To the Rescue! Lessons Learned from Litigating an Unclear Trust in the Delaware Court of Chancery

To the Rescue! Lessons Learned from Litigating an Unclear Trust in the Delaware Court of Chancery Image

Picture it: Loving husband and wife carefully prepare their estate plans with a good attorney. The couple has no children. They amend their plans a few times to name churches and charities as beneficiaries to receive their estates after both pass away. Husband passes. Wife moves to a different state to live near her niece who can provide help and companionship. Wife amends her estate plan in that new state, intending to move niece up in line ahead of the churches and charities, so that after wife’s death, niece can use trust income during niece’s lifetime. Wife also specifies that, on niece’s death, the trust is to pass to a smaller list of churches and charities that wife has revised. Problem is, the amendment is not clear. Wife passes away. Trustee of wife’s trust cannot determine who to give the estate to: income to niece for her lifetime then to the smaller list of charities/churches, or none to the niece at all and only to the long list of charities and churches of the prior plan? Trustee comes to us and says: what do we do?

In these situations, I am humbled by, and reminded of the value of, access to American courts to provide remedies. In particular, in Delaware we are so very privileged to have recourse to the Delaware Court of Chancery, renowned the world over for its expertise, sophistication, organization, efficiency, and developed body of case law. No other state has a Court quite like the Delaware Court of Chancery. One of the many equitable powers of the Delaware Chancery Court is to provide instructions in a trust matter.

And so, we filed a Petition for Instructions under 10 Del. C. § 6504 and Delaware Court of Chancery Rule 207. After multiple rounds of briefing and an in-person hearing, as counsel on behalf Trustee we successfully obtained a Court Order that interpreted the trust to give effect to the trustmaker’s intent as we believed the intent to be. The Court ruled that wife’s intent was to provide niece with a lifetime income right, then on niece’s death the trust was to go to the smaller list of charities and beneficiaries most recently selected by wife.

The day was saved, for: (i) wife who had made a point and paid money to amend her trust to provide for her niece and selected charities and churches, (ii) niece who read the trust amendment and believed she was entitled to the income, not understanding the ambiguity against the prior documents, and (iii) trustee who was faced with the ambiguity and needed Court guidance.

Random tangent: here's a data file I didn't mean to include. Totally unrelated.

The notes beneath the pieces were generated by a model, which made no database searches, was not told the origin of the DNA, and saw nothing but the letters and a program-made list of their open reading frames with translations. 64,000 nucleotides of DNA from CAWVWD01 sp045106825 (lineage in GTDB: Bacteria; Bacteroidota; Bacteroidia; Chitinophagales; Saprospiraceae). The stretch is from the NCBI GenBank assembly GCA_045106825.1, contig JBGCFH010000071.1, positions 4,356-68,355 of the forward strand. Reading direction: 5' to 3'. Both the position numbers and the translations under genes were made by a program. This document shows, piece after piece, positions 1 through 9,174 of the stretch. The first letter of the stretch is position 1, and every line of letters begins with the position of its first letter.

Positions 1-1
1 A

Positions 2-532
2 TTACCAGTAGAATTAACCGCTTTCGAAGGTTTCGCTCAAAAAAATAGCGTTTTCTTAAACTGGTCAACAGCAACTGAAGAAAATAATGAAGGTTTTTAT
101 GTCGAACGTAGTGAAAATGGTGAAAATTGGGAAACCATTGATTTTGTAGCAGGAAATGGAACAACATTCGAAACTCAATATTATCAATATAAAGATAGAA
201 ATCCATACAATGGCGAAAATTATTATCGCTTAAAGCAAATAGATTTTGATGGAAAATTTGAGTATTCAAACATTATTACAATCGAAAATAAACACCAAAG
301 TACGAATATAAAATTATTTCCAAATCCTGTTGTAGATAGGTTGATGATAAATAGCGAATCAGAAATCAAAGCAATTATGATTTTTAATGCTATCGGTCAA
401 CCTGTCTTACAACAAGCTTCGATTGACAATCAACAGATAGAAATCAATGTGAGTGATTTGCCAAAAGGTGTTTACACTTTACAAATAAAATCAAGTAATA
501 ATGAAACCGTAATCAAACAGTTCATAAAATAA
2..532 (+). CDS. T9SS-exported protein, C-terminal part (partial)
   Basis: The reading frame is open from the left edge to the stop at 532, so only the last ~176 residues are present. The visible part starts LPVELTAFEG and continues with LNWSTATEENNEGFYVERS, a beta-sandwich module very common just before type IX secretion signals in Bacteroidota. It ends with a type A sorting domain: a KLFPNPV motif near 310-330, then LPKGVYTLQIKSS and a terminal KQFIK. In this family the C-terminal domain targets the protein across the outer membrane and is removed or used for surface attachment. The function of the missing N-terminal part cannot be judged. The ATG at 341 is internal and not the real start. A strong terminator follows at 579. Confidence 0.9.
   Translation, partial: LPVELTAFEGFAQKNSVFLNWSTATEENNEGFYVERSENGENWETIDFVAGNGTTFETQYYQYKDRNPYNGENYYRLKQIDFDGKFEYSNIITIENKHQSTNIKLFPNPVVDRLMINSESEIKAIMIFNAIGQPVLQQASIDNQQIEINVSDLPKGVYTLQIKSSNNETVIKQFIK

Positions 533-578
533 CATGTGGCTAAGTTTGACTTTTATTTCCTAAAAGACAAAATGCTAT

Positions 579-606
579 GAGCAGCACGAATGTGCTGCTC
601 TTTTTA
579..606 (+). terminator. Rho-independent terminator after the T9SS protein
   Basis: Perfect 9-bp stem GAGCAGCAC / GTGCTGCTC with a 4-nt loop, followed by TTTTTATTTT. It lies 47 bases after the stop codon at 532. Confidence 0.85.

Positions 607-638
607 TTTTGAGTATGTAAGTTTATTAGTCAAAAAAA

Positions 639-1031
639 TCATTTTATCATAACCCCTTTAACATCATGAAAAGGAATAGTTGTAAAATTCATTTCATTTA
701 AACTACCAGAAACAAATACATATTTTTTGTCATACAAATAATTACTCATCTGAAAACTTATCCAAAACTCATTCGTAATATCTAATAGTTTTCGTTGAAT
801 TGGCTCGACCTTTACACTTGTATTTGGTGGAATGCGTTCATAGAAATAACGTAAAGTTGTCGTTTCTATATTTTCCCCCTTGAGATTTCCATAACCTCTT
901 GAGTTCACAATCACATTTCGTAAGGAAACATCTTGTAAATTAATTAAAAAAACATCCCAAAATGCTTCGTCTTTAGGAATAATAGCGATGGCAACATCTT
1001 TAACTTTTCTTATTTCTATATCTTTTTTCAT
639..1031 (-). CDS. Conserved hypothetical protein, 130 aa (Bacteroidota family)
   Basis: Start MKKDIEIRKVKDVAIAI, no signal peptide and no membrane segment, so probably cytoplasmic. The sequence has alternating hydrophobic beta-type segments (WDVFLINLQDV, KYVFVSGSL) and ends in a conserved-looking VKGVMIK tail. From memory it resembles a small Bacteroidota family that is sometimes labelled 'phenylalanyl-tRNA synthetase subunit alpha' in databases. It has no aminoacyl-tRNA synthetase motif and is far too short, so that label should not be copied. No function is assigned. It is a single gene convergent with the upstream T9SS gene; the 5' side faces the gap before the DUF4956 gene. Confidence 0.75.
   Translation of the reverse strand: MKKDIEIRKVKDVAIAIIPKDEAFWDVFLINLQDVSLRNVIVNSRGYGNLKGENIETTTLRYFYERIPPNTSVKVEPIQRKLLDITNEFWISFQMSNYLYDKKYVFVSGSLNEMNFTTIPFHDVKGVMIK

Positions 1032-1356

Lessons learned from this successful case include:

  1. One issue concerned who was the successor trustee. Identify successor trustees in your trust and specify clear mechanics for how they will take office when you become incapacitated or pass away. Banks change. Individuals die or become incapacitated. It can be confusing after your death who is to serve as successor trustee and whether they have taken office correctly. Be clear on the front end so trustee succession is easy on the back end.
  2. If you are the trustee, make sure you follow the trust mechanics for becoming trustee.
  3. Trustmaker’s intent is key. “In Delaware, the settlor’s intent controls” trust interpretation. In re Tr. Under Will of Flint for the Benefit of Shadek, 118 A.3d 182, 194 (Del. Ch. 2015) (citations omitted). “This prevents the settlor’s beneficiaries from rewriting of the terms of the settlor’s trust, in derogation of his [or her] wishes, after his [or her] death.” In re The David H. Elliott Revocable Tr., 2015 WL 13884639, at *2 (Del. Ch. Oct. 29, 2020).
  4. Read and understand your estate plan documents now. If something is unclear to you, tell your attorney. It may be unclear to your trustee or executor, too, after your passing. Would you want your loved ones to have to go to court to interpret your estate plan?
  5. If you are named successor trustee, executor or agent, read and follow the documents carefully. Don’t do what you think the document says. Do what the document says. If you are unsure, ask an attorney. You have fiduciary duties to follow the law.
  6. While litigating is a last resort, there is no better Court in which to file a Petition for Instructions for trust interpretation than the Delaware Chancery Court.

If you like to receive a copy of the Court’s Final Report, let us know!

We are here to help you and your agents with all of the foregoing, from beginning with advising the trustmaker and drafting estate plan documents to reflect that intent, to administering trusts and estates on death, and if necessary, successfully and efficiently obtaining instruction from the Delaware Court of Chancery and other courts. Experience matters. We see the issues ahead of time and work backwards to avoid those issues for our clients.